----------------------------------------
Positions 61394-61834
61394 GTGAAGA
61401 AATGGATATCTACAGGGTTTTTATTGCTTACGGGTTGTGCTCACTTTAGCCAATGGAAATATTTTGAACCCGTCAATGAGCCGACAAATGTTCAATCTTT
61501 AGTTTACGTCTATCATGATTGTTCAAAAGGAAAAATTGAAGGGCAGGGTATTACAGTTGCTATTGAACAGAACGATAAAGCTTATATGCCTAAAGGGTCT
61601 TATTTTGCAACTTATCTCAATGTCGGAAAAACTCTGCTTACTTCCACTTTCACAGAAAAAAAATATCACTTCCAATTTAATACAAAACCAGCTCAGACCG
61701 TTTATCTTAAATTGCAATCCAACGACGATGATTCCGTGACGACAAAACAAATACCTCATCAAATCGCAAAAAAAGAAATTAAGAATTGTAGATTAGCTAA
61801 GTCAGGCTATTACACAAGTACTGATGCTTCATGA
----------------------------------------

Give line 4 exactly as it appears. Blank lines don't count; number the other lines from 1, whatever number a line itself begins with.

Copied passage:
61501 AGTTTACGTCTATCATGATTGTTCAAAAGGAAAAATTGAAGGGCAGGGTATTACAGTTGCTATTGAACAGAACGATAAAGCTTATATGCCTAAAGGGTCT